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Clin J Am Soc Nephrol. 2015 Feb 6;10(2):278-85. doi: 10.2215/CJN.06030614. Epub 2015 Jan 29.

Vascular calcification and bone mineral density in recurrent kidney stone formers.

Author information

1
Centre for Nephrology, Royal Free Campus and Hospital, University College London Medical School, London, United Kingdom; Adult Nephrology Unit, Shaare Zedek Medical Center, Jerusalem, Israel; lshavit@szmc.org.il.
2
Centre for Nephrology, Royal Free Campus and Hospital, University College London Medical School, London, United Kingdom;
3
Nephrology and Transplantation, King's Health Partners Academic Health Sciences Centre, Guy's Hospital Campus, London, United Kingdom; and.
4
Division of Nephrology, Catholic University of the Sacred Heart, Rome, Italy.

Abstract

BACKGROUND AND OBJECTIVES:

Recent epidemiologic studies have provided evidence for an association between nephrolithiasis and cardiovascular disease, although the underlying mechanism is still unclear. Vascular calcification (VC) is a strong predictor of cardiovascular morbidity and the hypothesis explored in this study is that VC is more prevalent in calcium kidney stone formers (KSFs). The aims of this study were to determine (1) whether recurrent calcium KSFs have more VC and osteoporosis compared with controls and (2) whether hypercalciuria is related to VC in KSFs.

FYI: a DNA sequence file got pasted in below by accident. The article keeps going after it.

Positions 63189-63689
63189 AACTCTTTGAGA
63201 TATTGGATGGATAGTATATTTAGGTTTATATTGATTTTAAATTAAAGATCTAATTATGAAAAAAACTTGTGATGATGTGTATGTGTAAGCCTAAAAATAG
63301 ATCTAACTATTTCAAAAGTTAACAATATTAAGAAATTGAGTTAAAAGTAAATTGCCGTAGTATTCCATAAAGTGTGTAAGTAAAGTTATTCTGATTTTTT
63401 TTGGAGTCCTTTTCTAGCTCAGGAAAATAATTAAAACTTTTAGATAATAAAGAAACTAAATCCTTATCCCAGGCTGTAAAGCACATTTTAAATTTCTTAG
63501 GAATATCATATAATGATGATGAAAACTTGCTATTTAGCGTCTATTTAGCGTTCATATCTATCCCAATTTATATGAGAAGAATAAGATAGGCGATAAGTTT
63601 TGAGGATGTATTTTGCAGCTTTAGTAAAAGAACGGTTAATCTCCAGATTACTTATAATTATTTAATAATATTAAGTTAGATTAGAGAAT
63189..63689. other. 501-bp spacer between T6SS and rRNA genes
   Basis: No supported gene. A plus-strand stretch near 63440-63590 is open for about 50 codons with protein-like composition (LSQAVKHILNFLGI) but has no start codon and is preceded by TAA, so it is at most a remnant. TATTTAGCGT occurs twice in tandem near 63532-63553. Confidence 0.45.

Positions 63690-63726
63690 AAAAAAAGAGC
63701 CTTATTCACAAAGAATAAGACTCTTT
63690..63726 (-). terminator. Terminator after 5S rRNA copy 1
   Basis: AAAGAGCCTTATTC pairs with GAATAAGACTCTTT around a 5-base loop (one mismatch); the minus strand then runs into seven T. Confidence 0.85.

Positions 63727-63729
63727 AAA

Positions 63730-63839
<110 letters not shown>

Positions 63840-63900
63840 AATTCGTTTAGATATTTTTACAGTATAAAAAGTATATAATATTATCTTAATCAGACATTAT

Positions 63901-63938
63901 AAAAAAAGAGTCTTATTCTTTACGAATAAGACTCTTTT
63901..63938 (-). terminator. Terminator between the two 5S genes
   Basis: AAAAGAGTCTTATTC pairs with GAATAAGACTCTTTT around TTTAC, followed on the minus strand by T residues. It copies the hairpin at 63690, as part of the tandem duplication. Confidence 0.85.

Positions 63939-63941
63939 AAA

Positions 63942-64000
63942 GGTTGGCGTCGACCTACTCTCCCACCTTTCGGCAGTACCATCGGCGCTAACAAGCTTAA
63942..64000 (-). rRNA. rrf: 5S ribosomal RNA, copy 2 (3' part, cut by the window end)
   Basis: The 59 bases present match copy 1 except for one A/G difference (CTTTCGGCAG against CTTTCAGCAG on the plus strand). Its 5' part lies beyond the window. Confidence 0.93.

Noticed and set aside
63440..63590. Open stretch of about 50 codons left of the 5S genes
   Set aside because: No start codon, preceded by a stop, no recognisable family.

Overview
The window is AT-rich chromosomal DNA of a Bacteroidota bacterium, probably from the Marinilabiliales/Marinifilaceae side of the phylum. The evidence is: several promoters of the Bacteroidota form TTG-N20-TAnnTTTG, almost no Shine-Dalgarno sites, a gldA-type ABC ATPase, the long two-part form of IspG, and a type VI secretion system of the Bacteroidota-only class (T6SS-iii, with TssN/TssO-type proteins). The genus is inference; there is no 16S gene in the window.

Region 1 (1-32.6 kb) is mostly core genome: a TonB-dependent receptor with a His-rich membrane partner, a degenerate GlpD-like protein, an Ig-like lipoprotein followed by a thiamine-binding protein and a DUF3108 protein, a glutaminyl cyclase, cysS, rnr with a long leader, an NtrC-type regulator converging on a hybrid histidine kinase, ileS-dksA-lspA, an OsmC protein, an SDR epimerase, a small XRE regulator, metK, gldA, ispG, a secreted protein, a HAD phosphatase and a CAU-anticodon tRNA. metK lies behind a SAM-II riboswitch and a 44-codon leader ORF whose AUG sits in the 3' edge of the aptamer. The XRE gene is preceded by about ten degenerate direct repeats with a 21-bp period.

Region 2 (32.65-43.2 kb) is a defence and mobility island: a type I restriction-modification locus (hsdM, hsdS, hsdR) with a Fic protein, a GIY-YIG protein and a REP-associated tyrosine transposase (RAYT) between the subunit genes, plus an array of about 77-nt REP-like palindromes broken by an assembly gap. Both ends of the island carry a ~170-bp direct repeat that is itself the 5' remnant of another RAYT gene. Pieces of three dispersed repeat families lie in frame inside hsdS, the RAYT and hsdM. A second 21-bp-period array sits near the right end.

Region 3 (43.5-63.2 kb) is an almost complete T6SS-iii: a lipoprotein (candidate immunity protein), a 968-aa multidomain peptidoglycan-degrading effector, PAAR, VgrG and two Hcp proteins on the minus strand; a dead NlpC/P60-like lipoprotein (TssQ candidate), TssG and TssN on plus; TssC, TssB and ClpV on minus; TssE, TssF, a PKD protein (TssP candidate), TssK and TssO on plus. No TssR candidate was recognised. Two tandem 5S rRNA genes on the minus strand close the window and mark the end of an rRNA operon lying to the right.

DESIGN, SETTING, PARTICIPANTS, & MEASUREMENTS:

This is a retrospective, matched case-control study that included KSFs attending an outpatient nephrology clinic of the Royal Free Hospital (London, UK) from 2011 to 2014. Age- and sex-matched non-stone formers were drawn from a list of potential living kidney donors from the same hospital. A total of 111 patients were investigated, of which 57 were KSFs and 54 were healthy controls. Abdominal aortic calcification (AAC) and vertebral bone mineral density (BMD) were assessed using available computed tomography (CT) imaging. The prevalence, severity, and associations of AAC and CT BMD between KSFs and non-stone formers were compared.

RESULTS:

Mean age was 47±14 years in KSFs and 47±13 in non-stone formers. Men represented 56% and 57% of KSFs and non-stone formers, respectively. The prevalence of AAC was similar in both groups (38% in KSFs versus 35% in controls, P=0.69). However, the AAC severity score (median [25th percentile, 75th percentile]) was significantly higher in KSFs compared with the control group (0 [0, 43] versus 0 [0, 10], P<0.001). In addition, the average CT BMD was significantly lower in KSFs (159±53 versus 194 ±48 Hounsfield units, P<0.001). A multivariate model adjusted for age, sex, high BP, diabetes, smoking status, and eGFR confirmed that KSFs have higher AAC scores and lower CT BMD compared with non-stone formers (P<0.001 for both). Among stone formers, the association between AAC score and hypercalciuria was not statistically significant (P=0.86).

CONCLUSIONS:

This study demonstrates that patients with calcium kidney stones suffer from significantly higher degrees of aortic calcification than age- and sex-matched non-stone formers, suggesting that VC may be an underlying mechanism explaining reported associations between nephrolithiasis and cardiovascular disease. Moreover, bone demineralization is more prominent in KSFs. However, more data are needed to confirm the possibility of potentially common underlying mechanisms leading to extraosseous calcium deposition and osteoporosis in KSFs.

KEYWORDS:

cardiovascular; kidney stones; vascular calcification

PMID:
25635036
PMCID:
PMC4317743
DOI:
10.2215/CJN.06030614
[Indexed for MEDLINE]
Free PMC Article

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